The guidance continues to state, “schools should avoid validating or affirming the premises of gender ideology, even indirectly, by silence or inaction.” According to The Trevor Project, suicide rates among queer youth show that 45% considered attempting suicide in the past year. Additionally, queer youth are more likely to suffer from poor mental health and a lack of affirming support. Catholic institutions that support and follow the Guidance for Issues Concerning the Human Person and Sexual Identity, put their queer students in danger. This is a crisis that we cannot ignore as for many queer youth, this could mean their life. However, queer youth who found their school to be queer-affirming cut that rate in half. What faith leaders need to do now, is take a stand for basic human rights. We all have a personal responsibility to be inclusive, thoughtful, and in community with diverse and intersecting groups, and in this specific moment, our queer peers. I call on our Denver community to provide grace and acceptance of our most marginalized communities. What that can manifest as, is: valuing and creating safe and inviting spaces for these students, being respectful of pronouns and diverse backgrounds, holding accountability in the face of injustice and discrimination, and standing for values of human worth.
It should be made aware that prominent Catholic Jesuit leaders have expressed similar sentiments to my own.
Fr. John Cecero, the provincial superior of the US Northeast Province of the Jesuits recently states “I would encourage you to face the kind of hatred that exists in all forms of homophobia in our church and in our country so that you can — be — beacons of light and hope. And show people that our way…is to be respectful and listen to one another. And not standing apart from each other — to judge that which we don’t understand.”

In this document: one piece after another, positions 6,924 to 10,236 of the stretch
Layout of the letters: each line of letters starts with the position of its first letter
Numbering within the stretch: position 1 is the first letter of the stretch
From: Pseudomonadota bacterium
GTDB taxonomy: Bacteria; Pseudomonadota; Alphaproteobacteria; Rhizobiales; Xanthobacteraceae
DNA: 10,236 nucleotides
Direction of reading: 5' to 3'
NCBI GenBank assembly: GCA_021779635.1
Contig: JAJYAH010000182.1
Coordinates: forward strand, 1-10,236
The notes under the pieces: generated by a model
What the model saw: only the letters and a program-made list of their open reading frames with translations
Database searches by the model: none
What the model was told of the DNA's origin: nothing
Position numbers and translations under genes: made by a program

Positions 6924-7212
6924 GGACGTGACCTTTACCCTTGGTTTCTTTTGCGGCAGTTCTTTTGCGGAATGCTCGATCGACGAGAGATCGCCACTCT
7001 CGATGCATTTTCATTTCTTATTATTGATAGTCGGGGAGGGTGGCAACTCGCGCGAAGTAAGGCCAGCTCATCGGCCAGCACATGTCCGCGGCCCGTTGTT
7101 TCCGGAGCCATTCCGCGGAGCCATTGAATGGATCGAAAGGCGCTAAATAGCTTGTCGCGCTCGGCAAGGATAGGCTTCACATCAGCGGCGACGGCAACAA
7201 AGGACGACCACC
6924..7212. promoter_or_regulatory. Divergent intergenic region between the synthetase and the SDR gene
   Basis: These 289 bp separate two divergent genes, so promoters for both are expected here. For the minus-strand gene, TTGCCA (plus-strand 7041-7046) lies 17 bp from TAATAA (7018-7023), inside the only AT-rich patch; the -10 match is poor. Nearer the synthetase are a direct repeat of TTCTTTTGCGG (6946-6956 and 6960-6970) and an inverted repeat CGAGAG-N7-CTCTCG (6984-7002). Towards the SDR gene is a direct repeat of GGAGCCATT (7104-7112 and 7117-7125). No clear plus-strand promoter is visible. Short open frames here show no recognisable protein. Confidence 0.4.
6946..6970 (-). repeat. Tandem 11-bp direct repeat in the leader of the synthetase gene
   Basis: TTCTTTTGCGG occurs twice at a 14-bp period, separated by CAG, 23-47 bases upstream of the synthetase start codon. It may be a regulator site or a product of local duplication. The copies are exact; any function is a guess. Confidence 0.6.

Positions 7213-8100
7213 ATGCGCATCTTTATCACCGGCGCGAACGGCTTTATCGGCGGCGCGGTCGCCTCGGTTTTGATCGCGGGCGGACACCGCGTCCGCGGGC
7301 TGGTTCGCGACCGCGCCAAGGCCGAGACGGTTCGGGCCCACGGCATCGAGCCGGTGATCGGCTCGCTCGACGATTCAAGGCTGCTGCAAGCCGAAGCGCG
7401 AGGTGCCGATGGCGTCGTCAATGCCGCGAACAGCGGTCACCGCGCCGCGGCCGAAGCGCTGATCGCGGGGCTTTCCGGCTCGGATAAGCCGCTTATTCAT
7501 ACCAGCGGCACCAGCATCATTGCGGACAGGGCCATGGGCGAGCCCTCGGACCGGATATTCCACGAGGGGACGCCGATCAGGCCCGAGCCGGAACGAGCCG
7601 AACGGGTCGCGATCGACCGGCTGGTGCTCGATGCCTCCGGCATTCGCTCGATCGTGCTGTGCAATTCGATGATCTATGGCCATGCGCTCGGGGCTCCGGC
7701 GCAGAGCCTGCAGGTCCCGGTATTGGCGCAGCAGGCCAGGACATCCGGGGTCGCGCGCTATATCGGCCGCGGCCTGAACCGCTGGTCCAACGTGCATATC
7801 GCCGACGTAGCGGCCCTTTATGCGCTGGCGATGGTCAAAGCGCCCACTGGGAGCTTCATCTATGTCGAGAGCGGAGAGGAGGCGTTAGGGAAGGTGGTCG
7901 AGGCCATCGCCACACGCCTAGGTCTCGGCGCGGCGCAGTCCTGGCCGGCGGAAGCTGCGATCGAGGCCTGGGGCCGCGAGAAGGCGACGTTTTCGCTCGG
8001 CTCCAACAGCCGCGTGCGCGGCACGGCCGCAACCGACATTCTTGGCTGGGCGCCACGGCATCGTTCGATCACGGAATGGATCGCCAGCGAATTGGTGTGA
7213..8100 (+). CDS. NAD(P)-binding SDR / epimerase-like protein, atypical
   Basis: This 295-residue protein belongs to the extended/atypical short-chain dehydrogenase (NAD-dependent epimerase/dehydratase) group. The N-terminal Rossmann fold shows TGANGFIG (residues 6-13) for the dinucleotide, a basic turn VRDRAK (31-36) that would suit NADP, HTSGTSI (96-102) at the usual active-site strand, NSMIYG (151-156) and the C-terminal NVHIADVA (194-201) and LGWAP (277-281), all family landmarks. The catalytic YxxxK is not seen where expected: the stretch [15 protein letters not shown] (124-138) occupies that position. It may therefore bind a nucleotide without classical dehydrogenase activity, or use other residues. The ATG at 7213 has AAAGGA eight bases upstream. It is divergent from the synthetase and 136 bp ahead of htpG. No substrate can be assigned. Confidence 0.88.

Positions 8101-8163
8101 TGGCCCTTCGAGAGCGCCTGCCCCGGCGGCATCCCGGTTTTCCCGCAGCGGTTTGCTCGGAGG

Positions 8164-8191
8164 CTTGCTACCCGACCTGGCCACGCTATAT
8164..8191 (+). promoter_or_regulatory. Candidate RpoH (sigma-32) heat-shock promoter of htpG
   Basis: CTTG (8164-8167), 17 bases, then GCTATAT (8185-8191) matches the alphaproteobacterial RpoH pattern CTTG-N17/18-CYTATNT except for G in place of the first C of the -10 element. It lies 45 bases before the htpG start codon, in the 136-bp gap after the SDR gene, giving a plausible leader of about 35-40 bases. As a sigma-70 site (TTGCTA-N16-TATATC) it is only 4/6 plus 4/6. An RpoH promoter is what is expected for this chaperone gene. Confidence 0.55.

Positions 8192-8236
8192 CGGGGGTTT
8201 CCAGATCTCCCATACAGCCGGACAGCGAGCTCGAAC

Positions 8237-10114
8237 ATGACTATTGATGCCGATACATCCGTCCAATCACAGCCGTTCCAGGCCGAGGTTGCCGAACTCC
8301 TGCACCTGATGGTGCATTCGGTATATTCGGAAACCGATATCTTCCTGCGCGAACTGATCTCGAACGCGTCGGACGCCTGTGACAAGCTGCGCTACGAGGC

Pope Francis, who is a Jesuit, expressed support for same-sex unions. The Pope said that “homosexuals have a right to be a part of the family…They’re children of God.”
The Bible, Jesuit Superiors, and the Pope state that homophobic judgement is wrong, if the Jesuit values in Catholic faith affirm this, then it is supported that we take action. Become leaders, advocates, and allies for social justice, and continue to create spaces of resilience, radicalism, and responsibility. Become a community in which others can follow and an institution that promotes love.
Madelaine Johnson (she/her/hers)
Madelaine is a current undergraduate student studying Gender Justice and Law with a minor in Psychology. Her goals of public service and diplomacy are represented in her work towards collaborative thinking, diversity, and equality. She is the current student body president for her University and has been a prominent leader of her Queer Student Alliance. She strives to work towards anti-racism projects, dismantling genderism, and discrimination within our community. She is an active volunteer for both the non-profits Dragutante and Envision:You and seeks to collaborate with youth leaders and activists on promoting human rights and equality.